“That’s the kind of irrational logic we deal with,” he said.
The next fighter Gentle proposed to Hayashi was Valdez, another tough Mexican with a 19-7-3 record and 11 knockouts.
Unfortunately, Gentle said, Hayashi dragged his feet on Valdez as an opponent and, according to Gentle, by the time the commissioner approved, the organizers didn’t have enough time to secure the proper documentation.
Gentle doesn’t blame Hayashi completely in this case, adding that it’s much more difficult in recent years to bring in fighters from outside Canada, with the federal government tightening up passport and visa regulations. He said in the past they could secure a travel visa for a foreign fighter in about a week, but now it takes close to three weeks, so decisions on fighters have to be made as early as possible. With Valdez, it wasn’t early enough.
For his part, Hayashi has little sympathy, suggesting that promoters either submit the names of the foreign fighters at an earlier date, or use Canadian boxers for their shows.
“Since 9-11, it’s been tough,” admitted Hayashi, when asked about the tougher travel regulations.
“But that’s up to the promoters and matchmakers to adjust accordingly. It has nothing do to with me.”
Option three for McGuinness was yet another Mexican warhorse, Pedro Navarrete, who has a record of 24-7-3.
Unfortunately, by the time Gentle managed to get the paper work together for Navarrete’s travel and entry into Canada, it was also too late.
At least for Hayashi.
Gentle said they had secured all the documentation needed for Navarrete — who had fought and loss to McGuinness in Montreal the month before — to fly to Toronto, via Montreal, on the day of the fight. Gentle said that he was talking with Hayashi at 6 that morning, hoping the commish would sign off on Navarrete, who was already at the airport in Mexico City.
But, according to Gentle, when Hayashi learned that Navarrete wouldn’t be arriving in Toronto until 3 p.m., he turned him down.
Hayashi said fighters have to weigh-in and undergo a medical on the morning of their fight.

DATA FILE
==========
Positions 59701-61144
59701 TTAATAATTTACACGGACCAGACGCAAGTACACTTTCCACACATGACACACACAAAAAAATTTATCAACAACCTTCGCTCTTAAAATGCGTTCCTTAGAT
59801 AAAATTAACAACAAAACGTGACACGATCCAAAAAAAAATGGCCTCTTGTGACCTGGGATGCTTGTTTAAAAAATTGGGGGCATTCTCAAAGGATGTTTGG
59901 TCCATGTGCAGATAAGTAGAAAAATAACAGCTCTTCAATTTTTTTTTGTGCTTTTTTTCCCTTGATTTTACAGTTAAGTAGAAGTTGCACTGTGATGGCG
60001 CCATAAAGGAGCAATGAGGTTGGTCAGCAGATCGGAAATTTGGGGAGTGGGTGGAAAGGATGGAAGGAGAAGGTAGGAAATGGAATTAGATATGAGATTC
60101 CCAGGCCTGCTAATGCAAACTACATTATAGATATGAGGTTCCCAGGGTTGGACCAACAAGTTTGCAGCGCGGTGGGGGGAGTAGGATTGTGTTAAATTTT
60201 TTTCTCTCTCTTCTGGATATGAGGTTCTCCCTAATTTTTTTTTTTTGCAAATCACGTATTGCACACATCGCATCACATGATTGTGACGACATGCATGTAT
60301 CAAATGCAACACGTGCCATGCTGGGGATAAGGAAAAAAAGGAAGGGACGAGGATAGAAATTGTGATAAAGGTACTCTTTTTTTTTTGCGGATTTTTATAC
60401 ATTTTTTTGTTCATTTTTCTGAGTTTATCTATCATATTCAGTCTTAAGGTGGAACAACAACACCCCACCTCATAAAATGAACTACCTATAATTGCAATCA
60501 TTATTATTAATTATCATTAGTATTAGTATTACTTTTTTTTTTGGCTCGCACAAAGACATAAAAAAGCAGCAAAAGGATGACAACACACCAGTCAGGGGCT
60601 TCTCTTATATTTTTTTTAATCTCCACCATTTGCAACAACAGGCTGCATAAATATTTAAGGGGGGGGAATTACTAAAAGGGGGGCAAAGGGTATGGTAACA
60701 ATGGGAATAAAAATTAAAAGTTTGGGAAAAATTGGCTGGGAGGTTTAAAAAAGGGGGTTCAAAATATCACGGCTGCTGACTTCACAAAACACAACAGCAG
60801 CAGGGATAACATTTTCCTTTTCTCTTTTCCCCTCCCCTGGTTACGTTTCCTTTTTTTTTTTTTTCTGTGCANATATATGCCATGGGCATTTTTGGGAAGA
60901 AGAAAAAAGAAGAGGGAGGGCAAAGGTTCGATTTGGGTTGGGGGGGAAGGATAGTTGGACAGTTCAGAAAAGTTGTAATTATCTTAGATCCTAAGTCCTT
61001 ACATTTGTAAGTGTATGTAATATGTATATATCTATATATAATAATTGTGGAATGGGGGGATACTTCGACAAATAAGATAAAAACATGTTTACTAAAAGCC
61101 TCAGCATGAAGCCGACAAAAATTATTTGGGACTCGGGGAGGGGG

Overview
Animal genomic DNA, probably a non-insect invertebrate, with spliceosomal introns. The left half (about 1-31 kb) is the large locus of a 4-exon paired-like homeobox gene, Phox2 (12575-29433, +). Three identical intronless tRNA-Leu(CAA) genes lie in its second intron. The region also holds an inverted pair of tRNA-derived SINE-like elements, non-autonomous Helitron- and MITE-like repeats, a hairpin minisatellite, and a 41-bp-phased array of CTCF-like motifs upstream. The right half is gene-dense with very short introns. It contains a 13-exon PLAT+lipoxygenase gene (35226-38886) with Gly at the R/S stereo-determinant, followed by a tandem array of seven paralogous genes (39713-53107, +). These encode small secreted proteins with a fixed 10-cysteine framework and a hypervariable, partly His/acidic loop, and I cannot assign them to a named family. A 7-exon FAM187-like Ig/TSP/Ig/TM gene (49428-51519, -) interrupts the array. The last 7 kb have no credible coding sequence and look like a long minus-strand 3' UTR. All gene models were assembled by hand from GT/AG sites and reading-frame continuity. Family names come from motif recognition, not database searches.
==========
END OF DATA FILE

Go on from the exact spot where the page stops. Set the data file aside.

“I wasn’t about to approve somebody at the last minute,” said Hayashi.
“You can’t expect to fly someone into Toronto at 3 in the afternoon and let them fight that night. That’s dangerous.”
Unfortunately, when Gentle attempted to get a hold of Navarrete after speaking to Hayashi, the boxer had already boarded a plane, and actually flew to Montreal, before returning home.
“He was already past customs at the airport and there was no stopping him,” said Gentle.
“But I thought, maybe when (Hayashi) sees him here, he’ll allow him to fight for six rounds.
“He had his medical done in Mexico. But Ken adamantly said no.”
McGuinness’s long-anticipated home debut was dead in the water.
Gentle then had to scramble to keep the three-fight card together, which he did by organizing a four-round exhibition preliminary bout at the last minute.
“Jim tried to move heaven and Earth to make this fight happen and he did a heckuva job,” said Adam Harris of U.K.-based Hennessy Sports, McGuinness’ promoters.
“I was disappointed for Logan. He was prepared to fight.”
Like Gentle, Harris said that he respects and likes Hayashi, but, in a refrain familiar with boxing people in these parts, believes the commission is too strict and uncompromising.
Harris said that, working with Gentle, he offered a number of “terrific” opponents for McGuinness — opponents he said that would have been approved by any other commission, but were turned down by Hayashi.
“I understand that Ken has a job to do and safety is obviously paramount,” said Harris.
“That said, standards in Ontario tend to be unreasonable.”
As for McGuinness’ long-overdue home debut, there are no plans at this point.
His next fight is scheduled for May 22 at the Mohegan Sun Casino in Uncasville, Conn.
“That’s a shame,” said Harris. “We would like nothing more than to showcase him in Ontario. He is a talent that would really make Ontario proud.”